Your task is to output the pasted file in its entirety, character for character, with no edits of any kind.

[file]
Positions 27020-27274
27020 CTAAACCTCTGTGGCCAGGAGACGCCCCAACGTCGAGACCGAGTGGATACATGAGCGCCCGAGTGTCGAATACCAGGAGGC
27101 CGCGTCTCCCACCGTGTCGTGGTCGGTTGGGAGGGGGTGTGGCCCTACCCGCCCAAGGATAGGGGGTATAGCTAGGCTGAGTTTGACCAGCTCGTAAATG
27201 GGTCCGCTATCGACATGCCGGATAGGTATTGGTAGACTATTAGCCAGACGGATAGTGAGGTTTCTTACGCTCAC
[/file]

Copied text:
Positions 27020-27274
27020 CTAAACCTCTGTGGCCAGGAGACGCCCCAACGTCGAGACCGAGTGGATACATGAGCGCCCGAGTGTCGAATACCAGGAGGC
27101 CGCGTCTCCCACCGTGTCGTGGTCGGTTGGGAGGGGGTGTGGCCCTACCCGCCCAAGGATAGGGGGTATAGCTAGGCTGAGTTTGACCAGCTCGTAAATG
27201 GGTCCGCTATCGACATGCCGGATAGGTATTGGTAGACTATTAGCCAGACGGATAGTGAGGTTTCTTACGCTCAC